World Civic Heraldry Guide: coats of arms and flags of cities, regions, states
North Dakota, flag
On January 21, 1911, Representative Colonel John H. Fraine introduced H.B. No. 152 designating an official flag for the state of North Dakota (1911 S.L., ch. 283). The legislation specifically required that the flag conform to the color, form, and size of the regimental flag carried by the North Dakota Infantry in the Spanish-American War in 1898 and Philippine Island Insurrection in 1899; the only exception was the name North Dakota placed on the scroll below the eagle. On March 3, 1911, the Legislative Assembly adopted the North Dakota state flag. North Dakota Century Code Section 54-02-02 describes the state flag in detail.
In 1951 S.B. No. 156 established the North Dakota State Flag Commission to consider changes to the flag (1951 S.L., ch.303). The commission concluded the flag "too closely resembled the coat of arms of the United States and that the flag was not symbolic of North Dakota." The commission's conclusions were widely challenged and its suggested changes rejected. S.B. No. 265 was introduced during the 1953 session and contained the recommendation of the flag commission. That legislation was defeated.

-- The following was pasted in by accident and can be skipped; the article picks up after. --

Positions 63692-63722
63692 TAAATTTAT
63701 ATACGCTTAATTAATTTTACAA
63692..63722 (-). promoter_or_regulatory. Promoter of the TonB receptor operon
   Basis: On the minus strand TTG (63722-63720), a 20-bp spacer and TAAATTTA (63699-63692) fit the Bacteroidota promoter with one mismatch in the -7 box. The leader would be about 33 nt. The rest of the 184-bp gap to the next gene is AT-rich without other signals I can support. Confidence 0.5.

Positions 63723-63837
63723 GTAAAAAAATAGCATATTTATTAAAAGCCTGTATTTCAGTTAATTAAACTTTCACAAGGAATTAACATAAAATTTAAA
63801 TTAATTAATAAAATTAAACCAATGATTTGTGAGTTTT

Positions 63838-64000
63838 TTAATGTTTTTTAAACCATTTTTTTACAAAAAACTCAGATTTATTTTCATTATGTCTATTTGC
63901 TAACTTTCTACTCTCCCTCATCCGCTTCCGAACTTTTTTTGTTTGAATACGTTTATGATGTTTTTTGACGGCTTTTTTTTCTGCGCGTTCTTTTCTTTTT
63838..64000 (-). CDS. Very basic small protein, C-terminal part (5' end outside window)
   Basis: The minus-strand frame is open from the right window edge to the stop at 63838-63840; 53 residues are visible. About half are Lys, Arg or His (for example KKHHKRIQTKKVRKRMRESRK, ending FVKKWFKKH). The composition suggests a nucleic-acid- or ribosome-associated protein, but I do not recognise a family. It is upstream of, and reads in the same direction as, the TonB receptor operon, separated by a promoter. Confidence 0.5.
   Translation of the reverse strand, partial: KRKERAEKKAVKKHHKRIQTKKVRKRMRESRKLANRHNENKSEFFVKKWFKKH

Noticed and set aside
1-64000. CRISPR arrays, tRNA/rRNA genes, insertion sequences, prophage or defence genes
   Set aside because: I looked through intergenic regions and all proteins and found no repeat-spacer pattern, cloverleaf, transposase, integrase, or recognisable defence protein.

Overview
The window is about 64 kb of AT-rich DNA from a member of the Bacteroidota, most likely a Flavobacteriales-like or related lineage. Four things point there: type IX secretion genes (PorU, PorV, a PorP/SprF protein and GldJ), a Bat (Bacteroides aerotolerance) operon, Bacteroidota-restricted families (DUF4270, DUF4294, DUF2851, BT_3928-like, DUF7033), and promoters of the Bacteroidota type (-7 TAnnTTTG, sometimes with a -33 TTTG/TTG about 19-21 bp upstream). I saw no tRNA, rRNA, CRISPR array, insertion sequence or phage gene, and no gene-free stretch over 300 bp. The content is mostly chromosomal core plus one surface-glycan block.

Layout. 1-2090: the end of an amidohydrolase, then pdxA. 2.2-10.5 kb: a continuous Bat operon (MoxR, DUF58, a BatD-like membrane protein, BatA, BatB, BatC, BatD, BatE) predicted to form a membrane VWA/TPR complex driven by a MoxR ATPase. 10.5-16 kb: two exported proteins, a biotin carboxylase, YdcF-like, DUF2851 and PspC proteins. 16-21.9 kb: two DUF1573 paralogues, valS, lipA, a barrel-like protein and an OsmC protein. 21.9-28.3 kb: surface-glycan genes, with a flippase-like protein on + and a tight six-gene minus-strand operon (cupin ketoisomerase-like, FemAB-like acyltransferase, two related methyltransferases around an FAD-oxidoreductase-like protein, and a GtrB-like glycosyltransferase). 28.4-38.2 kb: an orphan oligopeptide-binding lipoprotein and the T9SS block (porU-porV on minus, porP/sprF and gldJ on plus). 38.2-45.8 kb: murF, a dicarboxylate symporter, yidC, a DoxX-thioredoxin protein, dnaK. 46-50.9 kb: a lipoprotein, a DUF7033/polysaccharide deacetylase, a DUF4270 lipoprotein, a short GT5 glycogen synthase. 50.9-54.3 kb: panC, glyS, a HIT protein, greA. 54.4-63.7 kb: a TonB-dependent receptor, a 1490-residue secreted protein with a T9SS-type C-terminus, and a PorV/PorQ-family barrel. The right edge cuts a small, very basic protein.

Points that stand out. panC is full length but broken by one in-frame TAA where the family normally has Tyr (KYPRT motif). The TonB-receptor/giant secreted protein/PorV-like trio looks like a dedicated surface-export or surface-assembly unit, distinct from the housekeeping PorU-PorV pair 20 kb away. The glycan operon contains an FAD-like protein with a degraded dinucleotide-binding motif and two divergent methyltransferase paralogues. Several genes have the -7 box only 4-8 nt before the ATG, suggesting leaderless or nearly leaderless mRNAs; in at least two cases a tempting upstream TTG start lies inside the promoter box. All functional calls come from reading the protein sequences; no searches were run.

North Dakota's dark blue field displays a bald eagle holding an olive branch and a bundle of arrows in its claws. In its beak, the eagle carries a ribbon with the words " One nation made up of many states". The shield on its breast has thirteen stripes, representing the original thirteen states. The fan shaped design above the eagle represents the birth of a new nation, the United States. The name "North Dakota" appears on a red scroll below the eagle. /Discover ND, www.discovernd.com/
adopted (dd.mm.yyyy): 03.03.1911
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